(Blogger’s note: This is the first in a three part series introducing you to the blog, myself, and my upcoming trip. Sorry for the verbosity and self-centeredness, this place should be more narrative and cinched down storylines in the future)
Welcome to my new blog, The Sycamore and The Baobab.
I have only blogged while traveling, and this blog begins as I prepare to travel yet again. While I used to journal only while traveling, I have somehow been able to journal regularly since this past January. Likewise, I hope this blog’s ideas – if not the blog itself – will steadily reproduce themselves long into the future.
Getting to the name of this blog requires going back a few years into the past. In the fall of 2008 I was a senior at Hillsdale College. I’d never lived in West Africa or Indiana, and I had no intention of visiting either. I was set to join the Peace Corps, but was to work in Eastern Europe, my second and third options being Latin America and Southeast Asia.
On that day in the fall of 2008, I listened to a lecture by Mark Kalthoff (an IU grad). Dr. Kalthoff had, through a lecture as a visiting High School senior, been instrumental in bringing me to Hillsdale, but I’d never had him as a professor. Using the stories of Russell Kirk, Wendell Berry, and Edmund Burke, among others, he first introduced me to the idea of “a sense of place.” I couldn’t figure out whether this meant I shouldn’t drive on the interstate, should farm in rural Kentucky, or step back aghast at events like the French Revolution, saying, “You may have subverted Monarchy, but not recover’d freedom.”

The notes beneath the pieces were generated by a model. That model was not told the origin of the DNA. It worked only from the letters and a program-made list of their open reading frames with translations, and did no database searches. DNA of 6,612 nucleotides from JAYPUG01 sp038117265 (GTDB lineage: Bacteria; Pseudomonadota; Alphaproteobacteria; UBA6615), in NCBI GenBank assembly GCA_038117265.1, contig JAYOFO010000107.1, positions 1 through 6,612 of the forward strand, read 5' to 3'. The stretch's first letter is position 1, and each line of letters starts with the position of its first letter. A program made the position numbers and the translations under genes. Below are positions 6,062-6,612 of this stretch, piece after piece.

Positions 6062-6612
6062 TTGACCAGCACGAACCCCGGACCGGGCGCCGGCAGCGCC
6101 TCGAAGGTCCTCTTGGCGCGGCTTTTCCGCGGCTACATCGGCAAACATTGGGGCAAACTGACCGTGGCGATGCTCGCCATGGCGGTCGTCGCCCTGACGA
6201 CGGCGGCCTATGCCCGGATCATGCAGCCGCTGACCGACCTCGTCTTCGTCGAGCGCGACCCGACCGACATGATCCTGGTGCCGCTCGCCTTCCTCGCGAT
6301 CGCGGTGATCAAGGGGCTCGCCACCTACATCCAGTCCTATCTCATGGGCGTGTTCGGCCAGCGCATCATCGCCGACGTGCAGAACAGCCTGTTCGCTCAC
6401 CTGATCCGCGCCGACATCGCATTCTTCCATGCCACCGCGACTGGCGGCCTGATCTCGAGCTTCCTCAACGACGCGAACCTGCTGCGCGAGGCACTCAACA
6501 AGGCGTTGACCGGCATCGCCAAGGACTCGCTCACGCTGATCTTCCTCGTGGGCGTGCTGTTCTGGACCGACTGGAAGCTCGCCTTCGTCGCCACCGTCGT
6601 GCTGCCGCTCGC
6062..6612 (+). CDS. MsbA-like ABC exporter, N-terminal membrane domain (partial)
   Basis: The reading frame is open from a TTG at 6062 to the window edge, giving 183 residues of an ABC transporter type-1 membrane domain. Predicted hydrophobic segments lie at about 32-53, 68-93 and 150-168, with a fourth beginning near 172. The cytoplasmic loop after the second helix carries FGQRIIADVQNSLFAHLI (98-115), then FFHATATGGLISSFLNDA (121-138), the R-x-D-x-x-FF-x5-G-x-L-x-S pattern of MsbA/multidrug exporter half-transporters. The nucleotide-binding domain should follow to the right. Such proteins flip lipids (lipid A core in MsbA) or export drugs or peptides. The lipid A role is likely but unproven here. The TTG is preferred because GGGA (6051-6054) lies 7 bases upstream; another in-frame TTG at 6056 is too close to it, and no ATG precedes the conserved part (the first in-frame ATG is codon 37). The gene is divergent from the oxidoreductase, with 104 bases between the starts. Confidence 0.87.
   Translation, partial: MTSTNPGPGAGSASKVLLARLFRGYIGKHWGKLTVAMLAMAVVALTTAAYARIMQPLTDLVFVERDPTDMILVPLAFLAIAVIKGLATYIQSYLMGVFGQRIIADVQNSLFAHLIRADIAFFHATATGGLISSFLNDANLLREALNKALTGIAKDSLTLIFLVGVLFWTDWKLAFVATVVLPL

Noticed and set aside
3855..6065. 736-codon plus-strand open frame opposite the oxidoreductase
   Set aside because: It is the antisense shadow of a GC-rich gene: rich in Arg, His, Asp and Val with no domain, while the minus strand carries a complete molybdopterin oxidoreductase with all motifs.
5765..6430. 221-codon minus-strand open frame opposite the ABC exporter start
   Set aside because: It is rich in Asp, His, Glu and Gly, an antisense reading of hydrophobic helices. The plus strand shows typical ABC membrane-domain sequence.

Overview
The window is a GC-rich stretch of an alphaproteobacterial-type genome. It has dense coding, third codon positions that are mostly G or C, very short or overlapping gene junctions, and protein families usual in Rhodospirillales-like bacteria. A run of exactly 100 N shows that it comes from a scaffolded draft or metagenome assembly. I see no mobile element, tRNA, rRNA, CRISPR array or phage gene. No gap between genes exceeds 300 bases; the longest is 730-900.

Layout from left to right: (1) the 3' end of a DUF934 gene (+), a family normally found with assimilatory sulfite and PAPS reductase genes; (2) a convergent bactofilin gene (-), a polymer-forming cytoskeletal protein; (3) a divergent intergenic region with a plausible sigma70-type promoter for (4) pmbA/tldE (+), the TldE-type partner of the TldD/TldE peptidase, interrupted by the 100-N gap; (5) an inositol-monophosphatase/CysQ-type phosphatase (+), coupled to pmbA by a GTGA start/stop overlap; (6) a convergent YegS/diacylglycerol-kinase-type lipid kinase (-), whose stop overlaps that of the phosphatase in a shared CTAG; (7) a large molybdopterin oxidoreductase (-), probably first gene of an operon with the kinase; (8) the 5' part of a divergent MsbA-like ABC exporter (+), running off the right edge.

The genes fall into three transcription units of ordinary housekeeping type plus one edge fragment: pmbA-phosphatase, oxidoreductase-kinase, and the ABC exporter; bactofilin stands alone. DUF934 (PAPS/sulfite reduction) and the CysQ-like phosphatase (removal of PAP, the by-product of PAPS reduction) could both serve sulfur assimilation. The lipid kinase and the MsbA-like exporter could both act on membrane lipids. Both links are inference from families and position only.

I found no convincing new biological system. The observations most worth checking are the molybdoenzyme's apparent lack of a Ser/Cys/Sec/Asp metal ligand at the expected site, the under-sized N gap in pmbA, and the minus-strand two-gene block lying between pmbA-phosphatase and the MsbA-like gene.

The problem is, I am not Kirk, Berry, or Burke. And I am certainly not a natural academic. While I have been in academia most of my life, my “natural state” has never been one of withdrawal, but of using moments of withdrawal to inform points of engagement with the world around me.Having lived (through work or study) in Michigan, Indiana, Taiwan, France, Niger, Germany, and Suriname, and having traveled to a number of other countries and cultures, I often wanted to drop the idea of “a sense of place.” Despite the fact that I found it a juggernaut of an idea, it was hopelessly romantic.
The problem is, I am a hopeless romantic. Nearly five years since that lecture, and many formative years later, I am attempting to reconcile that idea of place with my exquisitely globalized sojourns in a frighteningly globalized world.
In the last few weeks I have had the privilege of chauffeuring two rockstars to and from the Indianapolis airport in my blue and gray ’98 Chevy Prizm. The first is an anthropologist, one of the world’s foremost experts on Mali, and an avowed opponent of the modernizing mission of “globalization.” The second is a billionaire entrepreneur, a friend and advisor to some of the world most exciting presidents, and avowed disciple of the modernizing mission of “globalization.” I mentioned to both my ideas about the Westside of Indianapolis and the Sahel of the Westside of Africa. Both asked plenty of questions, but neither of them “got it.” You know who “got it” ten times fast than either of them? A young undergraduate senior, son of a dairy farmer from rural upstate New York. This speaks volumes.